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Greg Ribot and Cumbia del Norte: The International Conspiracy

The original idea of cross-pollinating Colombian cumbia grooves with jazz belongs to Charles Mingus. His large ensemble experiment Cumbia and Jazz Fusion (Atlantic) shows the imagination of his genius. It’s not known how Mingus heard this South American music but it’s a sound that filtered into North America in the 1950s and flourished along the U.S./Mexico border region and in Latino immigrant communities. With its insatiable hypnotic beat, it’s a popular dancehall sound you can’t miss on Spanish-language radio or streets.

Since that 1977 date, very few jazz musicians have ventured into using the cumbia as an improvisational texture. That is until now, with Greg Ribot and Cumbia del Norte’s The International Conspiracy. What his maverick brother, Marc, did for Arsenio Rodriguez and Cuban son, Greg could do for cumbia. Despite the lackluster English song titles, this all-instrumental excursion is like a musical cruise on the Magdalena River in Colombia that cuts across the heart of the country.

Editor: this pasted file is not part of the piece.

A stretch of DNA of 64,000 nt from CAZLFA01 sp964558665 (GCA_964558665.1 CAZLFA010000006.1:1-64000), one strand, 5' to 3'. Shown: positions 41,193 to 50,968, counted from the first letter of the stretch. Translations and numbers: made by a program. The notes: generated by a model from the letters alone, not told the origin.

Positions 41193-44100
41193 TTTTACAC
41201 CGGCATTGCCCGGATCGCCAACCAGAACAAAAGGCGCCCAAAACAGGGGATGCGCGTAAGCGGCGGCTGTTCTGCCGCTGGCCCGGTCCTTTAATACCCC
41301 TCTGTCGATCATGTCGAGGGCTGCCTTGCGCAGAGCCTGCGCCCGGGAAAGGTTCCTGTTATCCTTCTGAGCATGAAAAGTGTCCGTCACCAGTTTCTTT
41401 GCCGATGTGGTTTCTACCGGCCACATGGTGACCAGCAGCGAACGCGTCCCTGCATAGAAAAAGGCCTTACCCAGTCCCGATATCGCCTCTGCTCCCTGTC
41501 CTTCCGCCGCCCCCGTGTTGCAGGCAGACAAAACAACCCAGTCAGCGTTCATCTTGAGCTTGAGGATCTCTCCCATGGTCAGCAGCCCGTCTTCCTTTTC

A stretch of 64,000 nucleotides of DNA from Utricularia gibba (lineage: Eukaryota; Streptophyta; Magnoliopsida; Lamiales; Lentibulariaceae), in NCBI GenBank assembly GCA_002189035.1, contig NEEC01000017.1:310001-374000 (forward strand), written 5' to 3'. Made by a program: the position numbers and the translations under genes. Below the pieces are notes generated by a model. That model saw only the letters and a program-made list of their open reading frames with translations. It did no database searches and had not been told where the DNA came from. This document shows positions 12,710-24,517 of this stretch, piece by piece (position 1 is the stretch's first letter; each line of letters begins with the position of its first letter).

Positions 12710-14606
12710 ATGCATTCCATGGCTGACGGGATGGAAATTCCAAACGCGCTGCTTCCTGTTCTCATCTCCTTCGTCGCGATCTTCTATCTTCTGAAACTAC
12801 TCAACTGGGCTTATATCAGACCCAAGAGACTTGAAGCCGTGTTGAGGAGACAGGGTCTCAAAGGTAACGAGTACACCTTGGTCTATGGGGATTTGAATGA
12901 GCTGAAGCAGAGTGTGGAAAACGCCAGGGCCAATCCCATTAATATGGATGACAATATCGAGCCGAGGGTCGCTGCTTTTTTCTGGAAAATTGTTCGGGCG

“Hot in the Shade” is indigenous gaita from the Andean region with Marc adding a cool twangy electric guitar and Greg on panpipes and tenor sax. “Last Boat Leaving” showcases the rural melancholy sound of clarinet-driven municipal bands. But it’s the urbanized big bands that flourished in Bogata and Medellin dancehalls in the 1940s, on labels like Discos Fuentes and Sonolux, that inspire the arrangements and that Cumbia del Norte seems to emulate.

“New York Cumbia,” with vibraphonist Bill Ware III, is a light orchestral tapestry with Greg articulating the melodic theme on flute with musical director/guitarist Francisco Navarro adding colorful nylon-string acoustic textures and a full-bellied baritone sax in the horn-section accenting. Throughout, percussionist Vince Cherico keeps the tempos steady with that important behind-the-beat sensibility.

This is a great party record. Kudos to Greg Ribot and Cumbia del Norte for reopening the door to a rich cultural heritage that fits well with jazz.

Originally Published